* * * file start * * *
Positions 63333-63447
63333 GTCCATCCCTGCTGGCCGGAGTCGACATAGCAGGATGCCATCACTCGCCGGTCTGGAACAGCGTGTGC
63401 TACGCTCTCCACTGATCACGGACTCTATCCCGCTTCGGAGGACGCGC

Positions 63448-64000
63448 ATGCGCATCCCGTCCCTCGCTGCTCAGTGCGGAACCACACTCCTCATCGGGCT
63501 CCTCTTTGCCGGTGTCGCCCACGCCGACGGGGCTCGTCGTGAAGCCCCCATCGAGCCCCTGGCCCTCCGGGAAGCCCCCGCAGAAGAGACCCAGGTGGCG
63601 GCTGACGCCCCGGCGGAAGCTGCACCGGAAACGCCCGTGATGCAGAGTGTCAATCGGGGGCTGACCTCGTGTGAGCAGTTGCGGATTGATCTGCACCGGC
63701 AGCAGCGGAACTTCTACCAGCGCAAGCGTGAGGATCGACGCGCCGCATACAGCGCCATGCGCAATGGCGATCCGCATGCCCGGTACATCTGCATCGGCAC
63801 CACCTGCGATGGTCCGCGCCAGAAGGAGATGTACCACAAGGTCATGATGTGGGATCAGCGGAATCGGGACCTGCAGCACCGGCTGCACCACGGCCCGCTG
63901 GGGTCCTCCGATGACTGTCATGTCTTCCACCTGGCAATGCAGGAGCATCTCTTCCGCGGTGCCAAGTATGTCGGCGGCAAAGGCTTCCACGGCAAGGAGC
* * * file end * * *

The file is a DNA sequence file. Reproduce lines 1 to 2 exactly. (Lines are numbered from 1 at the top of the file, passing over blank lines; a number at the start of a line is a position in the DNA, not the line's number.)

Positions 63333-63447
63333 GTCCATCCCTGCTGGCCGGAGTCGACATAGCAGGATGCCATCACTCGCCGGTCTGGAACAGCGTGTGC